There’s a very moving scene at the end of the disco drama Saturday Night Fever where the street philosopher/ballroom dancer Tony Manero looks deep into his woman’s eyes and explains: “there’s ways of killing yourself without killing yourself”. It meant nothing at the time, and really, it’s still a bit foggy. But funnily enough, there are also ways of getting sacked without getting sacked. So, you know, Tony was almost there…
I was sacked without getting sacked in the summer of 1998 – around the same time that a tiny little dwarf child called Michael Owen made the entire planet throw up with joy as he took a ball down with the outside part of his ankle, ran around the entire Argentina team TWICE, then plopped one into the top corner. Everyone went wild. Everyone except for me, because I’d just put two and two together in my head and realised that my day job at a sandwich shop was fading away. I looked on as Owen ran towards the crowd, his arms outstretched like a metrosexual Jesus, but any surge of joy had been countered by the plummeting realisation of impending unemployment, leaving me totally centred. Neither happy, nor sad. Just perfectly balanced chakras.
As it happened, I had been working in a small Bristol sandwich shop called The Upper Crust, or Sandwiches R Us, or Sexy Lunches. It was 1998 – if you can completely remember things, you weren’t on drugs. The initial plan had been to train me up as a manager, based on the fact that I looked trustworthy, and I had a degree in Sociology which presumably made me great at talking shit. They hadn’t taken into account that I might be unbelievably bad at making lunch for people – something which became apparent after my first shift, in which pickle had outweighed cheese, I’d inadvertently told a regular that his girlfriend looked like a horse, and the takings didn’t make sense because I hadn’t a clue how the till worked. I’d based my pricing on what people should ideally pay for things.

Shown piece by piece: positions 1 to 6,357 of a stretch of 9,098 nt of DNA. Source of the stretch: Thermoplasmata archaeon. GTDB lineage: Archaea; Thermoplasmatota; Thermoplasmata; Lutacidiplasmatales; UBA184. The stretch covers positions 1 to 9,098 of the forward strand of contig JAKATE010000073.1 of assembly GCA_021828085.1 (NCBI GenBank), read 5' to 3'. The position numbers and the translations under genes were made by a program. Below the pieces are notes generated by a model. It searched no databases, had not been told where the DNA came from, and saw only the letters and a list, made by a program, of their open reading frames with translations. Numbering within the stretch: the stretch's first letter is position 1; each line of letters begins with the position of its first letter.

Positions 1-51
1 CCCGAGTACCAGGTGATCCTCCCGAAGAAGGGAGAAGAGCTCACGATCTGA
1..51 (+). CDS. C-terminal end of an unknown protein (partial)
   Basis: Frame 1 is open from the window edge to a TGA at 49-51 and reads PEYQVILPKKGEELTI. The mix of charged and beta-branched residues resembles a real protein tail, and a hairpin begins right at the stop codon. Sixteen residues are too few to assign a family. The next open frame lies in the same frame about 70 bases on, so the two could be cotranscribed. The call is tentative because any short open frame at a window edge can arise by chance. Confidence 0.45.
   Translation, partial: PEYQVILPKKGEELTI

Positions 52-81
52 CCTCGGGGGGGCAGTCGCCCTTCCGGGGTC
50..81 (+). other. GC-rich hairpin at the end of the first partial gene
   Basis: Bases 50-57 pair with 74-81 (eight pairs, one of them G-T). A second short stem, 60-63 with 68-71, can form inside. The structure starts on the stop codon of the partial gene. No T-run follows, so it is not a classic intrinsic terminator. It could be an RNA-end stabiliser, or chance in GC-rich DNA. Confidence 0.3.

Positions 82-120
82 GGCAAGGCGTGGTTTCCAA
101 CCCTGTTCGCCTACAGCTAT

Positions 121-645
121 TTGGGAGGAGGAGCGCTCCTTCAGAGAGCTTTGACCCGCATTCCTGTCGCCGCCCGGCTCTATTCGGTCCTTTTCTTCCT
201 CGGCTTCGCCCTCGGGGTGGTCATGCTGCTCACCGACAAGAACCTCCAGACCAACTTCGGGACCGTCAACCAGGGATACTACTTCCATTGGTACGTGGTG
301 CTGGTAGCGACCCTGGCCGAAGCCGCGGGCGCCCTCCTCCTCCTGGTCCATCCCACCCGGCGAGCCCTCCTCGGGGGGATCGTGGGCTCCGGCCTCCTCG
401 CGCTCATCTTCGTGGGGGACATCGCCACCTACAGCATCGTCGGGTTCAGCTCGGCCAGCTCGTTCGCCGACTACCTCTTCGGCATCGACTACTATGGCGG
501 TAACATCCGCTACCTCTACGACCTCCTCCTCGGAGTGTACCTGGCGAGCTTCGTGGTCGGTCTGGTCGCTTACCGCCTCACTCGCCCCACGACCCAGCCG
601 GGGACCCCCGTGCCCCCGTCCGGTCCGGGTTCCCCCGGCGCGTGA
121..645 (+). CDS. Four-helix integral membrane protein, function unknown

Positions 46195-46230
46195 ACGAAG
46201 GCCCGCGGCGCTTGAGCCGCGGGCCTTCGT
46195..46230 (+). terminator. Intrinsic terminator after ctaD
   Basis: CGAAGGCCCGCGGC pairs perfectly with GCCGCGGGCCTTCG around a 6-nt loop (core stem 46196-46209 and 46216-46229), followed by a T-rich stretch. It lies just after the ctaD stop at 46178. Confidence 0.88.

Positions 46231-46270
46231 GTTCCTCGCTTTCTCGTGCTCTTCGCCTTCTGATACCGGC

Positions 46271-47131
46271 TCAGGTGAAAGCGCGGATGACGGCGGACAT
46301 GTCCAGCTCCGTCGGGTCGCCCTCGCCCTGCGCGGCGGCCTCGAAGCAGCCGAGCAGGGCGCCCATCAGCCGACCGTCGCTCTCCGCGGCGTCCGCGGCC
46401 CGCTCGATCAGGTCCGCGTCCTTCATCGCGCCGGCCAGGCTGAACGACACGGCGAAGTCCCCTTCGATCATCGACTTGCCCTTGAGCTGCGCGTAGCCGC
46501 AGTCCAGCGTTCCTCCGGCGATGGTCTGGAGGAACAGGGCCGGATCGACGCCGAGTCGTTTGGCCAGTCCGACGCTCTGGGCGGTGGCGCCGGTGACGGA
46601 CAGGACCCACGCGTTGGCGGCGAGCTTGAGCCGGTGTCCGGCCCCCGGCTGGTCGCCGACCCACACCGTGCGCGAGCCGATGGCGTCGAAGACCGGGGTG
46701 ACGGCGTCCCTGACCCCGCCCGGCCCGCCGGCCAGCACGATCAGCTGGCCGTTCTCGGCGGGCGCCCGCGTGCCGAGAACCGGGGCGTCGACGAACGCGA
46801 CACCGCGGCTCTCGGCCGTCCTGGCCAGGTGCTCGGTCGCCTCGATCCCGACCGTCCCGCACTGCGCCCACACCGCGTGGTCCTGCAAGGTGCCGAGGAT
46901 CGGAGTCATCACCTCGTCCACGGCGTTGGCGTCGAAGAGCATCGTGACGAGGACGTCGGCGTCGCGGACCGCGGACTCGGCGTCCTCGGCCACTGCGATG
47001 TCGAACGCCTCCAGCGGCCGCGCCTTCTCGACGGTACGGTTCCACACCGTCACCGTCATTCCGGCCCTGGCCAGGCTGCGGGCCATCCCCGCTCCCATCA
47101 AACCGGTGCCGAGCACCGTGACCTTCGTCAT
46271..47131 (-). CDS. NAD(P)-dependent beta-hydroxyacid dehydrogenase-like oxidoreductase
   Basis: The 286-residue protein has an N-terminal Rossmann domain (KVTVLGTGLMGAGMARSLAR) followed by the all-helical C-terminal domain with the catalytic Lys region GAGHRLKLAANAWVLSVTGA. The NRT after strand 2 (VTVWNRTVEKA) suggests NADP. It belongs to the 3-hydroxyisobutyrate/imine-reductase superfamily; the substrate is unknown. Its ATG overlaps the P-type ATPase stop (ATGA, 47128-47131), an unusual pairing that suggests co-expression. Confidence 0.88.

Custom started to dwindle, one man even specified that anyone but me be in charge of making his meal.
My boss – initially a kind man – put it down to first day nerves. But by day three it must have dawned on him - he’d employed the only person in Bristol completely unable to carve a complete slice of bread. And whilst I might have prided myself on being fast at my job, that was mainly because people left the shop clutching a bag full of their dream sandwich ingredients all haphazardly clumped together in no particular order. Custom started to dwindle, one man even specified that anyone but me be in charge of making his meal.
At this point, my boss should have stepped in and explained that things weren’t really working out. I would have understood. I would have cleaned the smears of butter from my forearms, removed the specs of cheese from my eyelids, peeled the gherkin from my hair, and left that shop with my some dignity. But no, he was too scared. He was cowardly and a coward. Instead, he began a slow burning assault to undermine my spirit, which began a cruel ripple effect that ended with me not really feeling anything when Michael Owen scored his greatest goal for England. For that I can never forgive him. And if I remembered his name, I’d tell him so. He started lessening my shifts. At first by one a week, then two, then three. Until eventually, I had ONE shift, on a Thursday morning. I knew it was over. Very few people can live on less than £20/week.
“It’s not really worth my while working for you,” I suggested on the phone, finally broken, calling time on this ridiculous charade.
“Ahh, that’s a shame Josh,” he lied. “Thanks for all of your help.”
Oh, f*ck you! (I didn’t say that bit).
You can follow Josh on Twitter @joshburt76 should you so wish
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